It is impossible to say who invented the 4-2-3-1 formation, but it is possible to place its development as happening at sometime in the late nineties. In Spain, John Toshack’s 1999-2000 Real Madrid side are often credited as pioneers of the system, although some would point to the Manchester United side of 1994 as a forerunner. The difficulty of course in describing these shapes is that they were all born out of 4-4-2: holding midfielders, advanced wingers and a forward dropping off into ‘the hole’. Many variations in formation are in the eye of the beholder.
Nevertheless, Rafa Benítez Valencia side is perhaps the best exponent of the 4-2-3-1, clearly lining up in four bands with a ‘three’ behind a lone front man. Rafa uses the 4-2-3-1 to suit his own tactical preferences and micro-management style – indeed, the self-conscious symmetry of the formation allows for an been easy division of labour. Executed perfectly, it gives allows him control of the match – in both phases, with enough players in every area of the pitch.
The key to Benítez’s 4-2-3-1 system is its ability to create a cohesive defensive shape and transform effortlessly into an attacking unit. At Valencia, Ruben Baraja and David Albelda featured in a double pivot, in what is perhaps the most underrated midfield partnership of the last decade. Baraja, a mobile runner who covered space and linked play complemented the more industrious Albelda perfectly. The use of two holding midfielders allowed for an easy transition into a defensive block, while the two wingers act as a means of pushing opponents inside.
Benítez is incredibly rigid in his requirements of his midfield duo. Balance here is of the upmost importance – with players predominantly selected based on attributes; so that it exposes no holes or deficiencies throughout the team. The aim is that one of the two should always provide diversity to their midfield partner. Benítez believes that a midfield pairing too similar in attributes and style will quickly become ‘broken’, with the side unable to function in or out of possession. Rafa will therefore look to selects players in the midfielder unit that can provide tactical diversity and maintain balance simultaneously. Most often in his career, Benítez has constructed sides containing a player with vision and a range of passing to connect the team from deep. This player typically remains deeper, allowing a partner either to act as a ‘shuttler’ or remain focused on breaking up oppositions play. Should the passer be more accustomed to the ‘regista’ role – playing creative passes all over the pitch (see Shelvey), then the partner should be a more capable mobile ball winner, able to providing defensive cover in terms of positioning. Based on these preferences, it is quite easy to spot who may emerge as Benítez’s preferred pairs at Newcastle. However, should the Spaniard continue to be in charge in summer and not find the options at his disposal to be satisfactory pairs, we should expect transfer activity.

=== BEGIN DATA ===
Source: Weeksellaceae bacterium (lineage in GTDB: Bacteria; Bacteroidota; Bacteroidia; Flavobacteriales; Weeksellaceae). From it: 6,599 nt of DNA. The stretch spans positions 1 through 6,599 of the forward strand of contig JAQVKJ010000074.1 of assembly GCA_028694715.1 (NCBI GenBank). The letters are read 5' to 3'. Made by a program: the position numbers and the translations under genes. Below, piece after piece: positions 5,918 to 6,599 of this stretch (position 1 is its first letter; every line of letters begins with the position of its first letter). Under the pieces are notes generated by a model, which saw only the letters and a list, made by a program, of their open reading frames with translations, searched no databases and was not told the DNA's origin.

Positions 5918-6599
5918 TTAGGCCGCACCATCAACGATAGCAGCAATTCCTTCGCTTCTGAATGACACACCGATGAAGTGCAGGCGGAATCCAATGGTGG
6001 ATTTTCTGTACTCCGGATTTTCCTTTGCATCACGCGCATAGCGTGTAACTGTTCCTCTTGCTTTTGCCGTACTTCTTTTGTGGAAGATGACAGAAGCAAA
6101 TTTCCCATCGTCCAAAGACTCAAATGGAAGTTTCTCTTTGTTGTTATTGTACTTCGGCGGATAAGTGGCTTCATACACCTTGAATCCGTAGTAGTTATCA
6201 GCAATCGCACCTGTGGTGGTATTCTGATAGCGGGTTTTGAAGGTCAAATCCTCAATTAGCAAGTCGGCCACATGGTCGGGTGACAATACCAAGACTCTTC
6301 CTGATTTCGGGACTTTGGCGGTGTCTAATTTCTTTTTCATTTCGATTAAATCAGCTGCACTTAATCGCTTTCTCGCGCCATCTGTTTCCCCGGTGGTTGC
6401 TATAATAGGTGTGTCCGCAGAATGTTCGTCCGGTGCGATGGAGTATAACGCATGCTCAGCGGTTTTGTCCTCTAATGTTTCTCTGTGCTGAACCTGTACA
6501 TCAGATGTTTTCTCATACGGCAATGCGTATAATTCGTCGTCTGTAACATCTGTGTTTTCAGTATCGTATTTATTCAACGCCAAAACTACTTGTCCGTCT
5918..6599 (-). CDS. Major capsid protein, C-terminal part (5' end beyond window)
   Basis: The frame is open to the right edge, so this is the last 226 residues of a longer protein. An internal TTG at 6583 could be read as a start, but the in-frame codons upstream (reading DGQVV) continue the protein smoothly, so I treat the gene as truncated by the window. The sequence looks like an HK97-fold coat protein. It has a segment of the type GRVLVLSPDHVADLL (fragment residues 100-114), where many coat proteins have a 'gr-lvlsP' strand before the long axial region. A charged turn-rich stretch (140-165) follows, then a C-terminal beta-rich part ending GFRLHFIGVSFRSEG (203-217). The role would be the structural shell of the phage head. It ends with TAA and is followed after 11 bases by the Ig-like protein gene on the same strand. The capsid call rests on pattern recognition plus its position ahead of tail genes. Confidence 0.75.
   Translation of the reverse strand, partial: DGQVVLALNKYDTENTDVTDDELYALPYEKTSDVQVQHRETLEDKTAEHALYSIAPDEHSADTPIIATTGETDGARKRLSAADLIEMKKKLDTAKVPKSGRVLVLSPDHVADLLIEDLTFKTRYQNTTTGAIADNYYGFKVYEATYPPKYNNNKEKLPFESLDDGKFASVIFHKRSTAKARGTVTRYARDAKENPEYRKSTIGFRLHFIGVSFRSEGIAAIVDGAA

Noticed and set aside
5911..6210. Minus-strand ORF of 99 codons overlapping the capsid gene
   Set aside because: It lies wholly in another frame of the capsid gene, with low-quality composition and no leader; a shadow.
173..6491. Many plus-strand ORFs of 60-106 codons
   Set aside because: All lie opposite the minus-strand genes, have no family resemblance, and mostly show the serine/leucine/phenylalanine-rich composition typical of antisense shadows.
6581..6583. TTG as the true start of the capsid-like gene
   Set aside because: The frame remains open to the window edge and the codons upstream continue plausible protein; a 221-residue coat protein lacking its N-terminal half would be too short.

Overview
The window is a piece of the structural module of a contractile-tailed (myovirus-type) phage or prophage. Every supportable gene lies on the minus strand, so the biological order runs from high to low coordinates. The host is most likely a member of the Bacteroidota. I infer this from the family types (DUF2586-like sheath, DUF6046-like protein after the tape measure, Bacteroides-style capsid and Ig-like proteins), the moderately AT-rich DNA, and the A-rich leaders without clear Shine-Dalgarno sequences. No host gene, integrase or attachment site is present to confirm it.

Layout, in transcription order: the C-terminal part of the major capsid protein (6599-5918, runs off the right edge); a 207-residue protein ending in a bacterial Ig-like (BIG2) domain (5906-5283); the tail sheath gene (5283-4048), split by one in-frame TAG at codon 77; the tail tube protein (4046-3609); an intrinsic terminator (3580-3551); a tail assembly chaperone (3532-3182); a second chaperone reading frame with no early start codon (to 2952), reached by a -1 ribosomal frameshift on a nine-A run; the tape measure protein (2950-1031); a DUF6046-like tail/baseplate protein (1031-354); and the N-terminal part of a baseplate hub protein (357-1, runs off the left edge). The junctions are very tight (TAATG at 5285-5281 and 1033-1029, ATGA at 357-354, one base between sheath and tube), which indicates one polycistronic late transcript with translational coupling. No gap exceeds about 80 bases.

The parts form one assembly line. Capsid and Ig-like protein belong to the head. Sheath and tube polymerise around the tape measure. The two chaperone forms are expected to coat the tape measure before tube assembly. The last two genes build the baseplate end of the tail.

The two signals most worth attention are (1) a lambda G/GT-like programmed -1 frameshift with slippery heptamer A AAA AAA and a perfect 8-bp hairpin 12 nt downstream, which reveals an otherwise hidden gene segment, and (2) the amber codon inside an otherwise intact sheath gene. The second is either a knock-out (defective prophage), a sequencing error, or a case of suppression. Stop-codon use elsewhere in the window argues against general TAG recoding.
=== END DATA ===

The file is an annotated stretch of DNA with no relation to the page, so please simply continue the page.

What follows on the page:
His title winning Valencia side of 2001/02 recorded a return of just 51 goals in 38 games – an astonishing total for a Championship winning side; but as we have come to expect from Rafa sides, they were incredibly well organised and disciplined. Rarely losing possession, and then they did, they quickly transitioned into a compact 4-4-1-1 with nine men behind the ball. Defensively Rafa’s sides stay compact: both vertically and horizontally, playing a medium block and pressing aggressively in the middle third – particularly against teams who like to build from the back. The key is intensity, every player has to move together and control space. Arrigo Sacchi trained his player to use four reference points when shifting and pressing to prevent any gaps opening up:
“Our players had four reference points: the ball, the space, the opponent and his own teammates. Every movement had to happen in relation to these reference points. Each player had to decide which of these reference points should determine his movements.”